But then the 250 page mark came around and shit started slowing down. I was starting to realize that, hey, I’ve written 250 pages! Sweet! But… I’m nowhere near where I think the “middle” of my book should be. I started to realize that I had spent too much time in my introduction and build-up, and because I didn’t really have a midpoint event I was looking forward towards (eugh kill me), I wasn’t really sure how long this book was going to end up, and I started to feel like I had bitten off more than I could chew.

Because, let’s take a step back here for a second, I have a confession to make. I intend for this book to be told from more than one character’s perspective. It makes the novel more dynamic, provides more than one point of view, set of opinions, and provides the reader with more information than they would receive from just one character.

But I’ve only been writing from one character’s POV this entire time. And I fully intended it to be this way. I was going to write it the whole way through from her perspective, and then go back and write the story from the other characters’ perspectives again individually, and insert their POVs where I deemed appropriate. It was a good idea, because the first write-through would give me that ever-coveted yet always-elusive outline I needed for my novel, and writing from one character at a time provides consistency in their voice, thought patterns, word choice, etc.

And here I am, at 250 pages in my Google document, nowhere near where I wanted to be in the plot, and I’ve only written from one character’s POV.

Like.

What.

So I guess I got a little discouraged. And as I approached the 300-page mark, I really felt the word vomit spewing out of me; I was really just reaching for that next milestone so I could feel successful and productive.

But you know what happened right around that 300-page mark? I hit my midpoint.

At least, I think so.

But I’m trying to think of it that way. I’m now hovering around 315 pages, and I’m slowly but surely moving into the second half of my book. I can actually feel a slight difference, now. There’s a somewhat renewed energy in me as I’m now on a downhill journey (in the best possible way).

I want to call my struggle with writing before this “The 300-page slump”, but more realistically for other writers, it should just be called “The midway slump”. It’s an uphill battle when you think of your novel as a bell-curve, with the midpoint hovering somewhere near the top, in view but always out of reach. And now that I’ve hit that point (I think?), I’m ready to begin my descent.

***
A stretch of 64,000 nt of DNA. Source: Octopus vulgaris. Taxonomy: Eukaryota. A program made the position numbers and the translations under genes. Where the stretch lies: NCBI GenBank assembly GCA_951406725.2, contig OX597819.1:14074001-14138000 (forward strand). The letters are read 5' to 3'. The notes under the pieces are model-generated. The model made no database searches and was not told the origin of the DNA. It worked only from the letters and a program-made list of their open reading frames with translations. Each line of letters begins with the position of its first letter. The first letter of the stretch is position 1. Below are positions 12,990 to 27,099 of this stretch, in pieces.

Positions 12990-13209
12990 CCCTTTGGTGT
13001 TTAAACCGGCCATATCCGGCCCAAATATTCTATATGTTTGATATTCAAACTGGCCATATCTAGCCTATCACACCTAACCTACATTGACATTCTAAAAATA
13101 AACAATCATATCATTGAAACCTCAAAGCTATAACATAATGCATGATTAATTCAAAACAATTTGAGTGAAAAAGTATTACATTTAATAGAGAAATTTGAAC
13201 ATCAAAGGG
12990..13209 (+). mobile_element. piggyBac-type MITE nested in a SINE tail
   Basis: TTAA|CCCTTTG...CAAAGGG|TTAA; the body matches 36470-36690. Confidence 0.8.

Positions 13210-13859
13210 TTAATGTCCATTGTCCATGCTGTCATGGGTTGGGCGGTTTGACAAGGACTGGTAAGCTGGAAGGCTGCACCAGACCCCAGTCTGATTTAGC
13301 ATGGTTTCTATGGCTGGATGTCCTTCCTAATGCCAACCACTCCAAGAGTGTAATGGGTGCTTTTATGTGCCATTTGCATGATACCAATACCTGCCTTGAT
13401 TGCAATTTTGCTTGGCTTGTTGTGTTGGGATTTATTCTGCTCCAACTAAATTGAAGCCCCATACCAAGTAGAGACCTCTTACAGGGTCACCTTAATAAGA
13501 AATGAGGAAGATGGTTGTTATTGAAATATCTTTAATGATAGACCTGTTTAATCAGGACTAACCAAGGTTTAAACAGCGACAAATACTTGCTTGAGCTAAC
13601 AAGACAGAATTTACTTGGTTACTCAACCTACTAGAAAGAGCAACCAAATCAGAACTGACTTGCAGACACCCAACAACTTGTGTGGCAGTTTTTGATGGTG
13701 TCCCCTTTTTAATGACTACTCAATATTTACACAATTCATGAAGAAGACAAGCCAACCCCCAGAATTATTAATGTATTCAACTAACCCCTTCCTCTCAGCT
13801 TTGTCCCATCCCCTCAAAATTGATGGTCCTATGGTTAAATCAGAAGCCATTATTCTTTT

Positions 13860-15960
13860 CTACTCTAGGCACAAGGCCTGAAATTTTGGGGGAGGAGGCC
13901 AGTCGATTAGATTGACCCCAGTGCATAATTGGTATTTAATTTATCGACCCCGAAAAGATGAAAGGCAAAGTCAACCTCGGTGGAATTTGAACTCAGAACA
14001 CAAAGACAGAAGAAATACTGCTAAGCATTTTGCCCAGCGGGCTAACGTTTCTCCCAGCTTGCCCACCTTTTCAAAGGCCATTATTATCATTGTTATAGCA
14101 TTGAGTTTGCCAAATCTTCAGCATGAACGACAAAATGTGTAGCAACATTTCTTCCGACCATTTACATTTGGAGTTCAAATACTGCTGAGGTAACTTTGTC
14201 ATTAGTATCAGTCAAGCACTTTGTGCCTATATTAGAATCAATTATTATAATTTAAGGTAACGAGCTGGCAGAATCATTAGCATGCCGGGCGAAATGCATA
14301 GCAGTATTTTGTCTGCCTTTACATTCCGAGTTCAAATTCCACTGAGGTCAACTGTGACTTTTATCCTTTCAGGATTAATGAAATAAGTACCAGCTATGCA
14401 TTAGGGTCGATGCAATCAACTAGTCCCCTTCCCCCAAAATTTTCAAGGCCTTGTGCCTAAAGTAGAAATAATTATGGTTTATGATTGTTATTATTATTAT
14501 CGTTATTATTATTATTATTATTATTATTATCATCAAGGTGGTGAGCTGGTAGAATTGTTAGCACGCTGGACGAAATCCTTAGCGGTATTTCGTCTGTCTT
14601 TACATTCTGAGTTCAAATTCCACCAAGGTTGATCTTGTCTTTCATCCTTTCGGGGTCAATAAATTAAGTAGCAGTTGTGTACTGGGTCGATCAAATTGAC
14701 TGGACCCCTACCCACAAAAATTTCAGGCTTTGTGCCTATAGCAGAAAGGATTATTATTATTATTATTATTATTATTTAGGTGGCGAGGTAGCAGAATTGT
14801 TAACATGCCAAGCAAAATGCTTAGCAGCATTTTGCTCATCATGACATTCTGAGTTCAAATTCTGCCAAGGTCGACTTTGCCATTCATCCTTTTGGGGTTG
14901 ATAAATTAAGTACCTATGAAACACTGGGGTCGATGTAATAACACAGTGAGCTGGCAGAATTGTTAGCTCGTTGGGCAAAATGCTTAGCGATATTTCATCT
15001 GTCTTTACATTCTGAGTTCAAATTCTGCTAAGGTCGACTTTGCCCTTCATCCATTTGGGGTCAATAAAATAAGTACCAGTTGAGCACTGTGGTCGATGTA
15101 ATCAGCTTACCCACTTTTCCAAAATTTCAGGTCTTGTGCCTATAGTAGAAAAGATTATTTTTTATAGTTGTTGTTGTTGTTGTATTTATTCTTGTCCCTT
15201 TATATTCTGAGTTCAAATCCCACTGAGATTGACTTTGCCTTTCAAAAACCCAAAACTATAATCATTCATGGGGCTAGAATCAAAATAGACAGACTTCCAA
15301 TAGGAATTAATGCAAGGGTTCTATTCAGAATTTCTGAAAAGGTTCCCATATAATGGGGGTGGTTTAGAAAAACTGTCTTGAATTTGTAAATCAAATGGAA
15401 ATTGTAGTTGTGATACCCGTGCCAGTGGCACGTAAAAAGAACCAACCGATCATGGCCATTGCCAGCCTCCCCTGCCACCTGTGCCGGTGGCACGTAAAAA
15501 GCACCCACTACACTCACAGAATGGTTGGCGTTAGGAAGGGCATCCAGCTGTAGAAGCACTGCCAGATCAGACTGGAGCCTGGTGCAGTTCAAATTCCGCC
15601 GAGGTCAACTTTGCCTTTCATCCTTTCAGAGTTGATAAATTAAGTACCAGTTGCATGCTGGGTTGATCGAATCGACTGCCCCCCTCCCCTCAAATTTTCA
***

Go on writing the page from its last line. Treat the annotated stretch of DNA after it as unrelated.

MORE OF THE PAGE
And so now I think I’ve caught you all up on my writing process so far. I’m hopeful for the future, but the it’s all still a big scary task ahead of me as I won’t technically be done with the proper first draft until I’ve added in all of my character’s POVs.

OH! That’s another thing I wanted to mention here briefly.

How does one write a chapter?

Maybe that sounds crazy. Maybe you’re all thinking, Katie, you’ve been writing chapters this entire time. You know how to write a chapter! It’s how you divide your story into smaller, manageable parts.

But, like, to be honest with you all, I haven’t been writing in chapters. I’ve just been straight-up writing nonstop through my document. Pretty much exactly like my blog posts. Just straight writing all the way through…

Maybe that’s why I have too many pages haha. But I just don’t know how to properly formulate a chapter! Like, I get that it’s when something smaller happens within the plot that helps to further the plot, and it’s like one scene or something, but like, where does it start and how do you know when to end it? And then where do you pick up from the next chapter?

I’m sure there are plenty of articles out there on that as well, but that sounds to me like another task for the editing stage. 🙂 Remember, it’s all about the word vomit, people!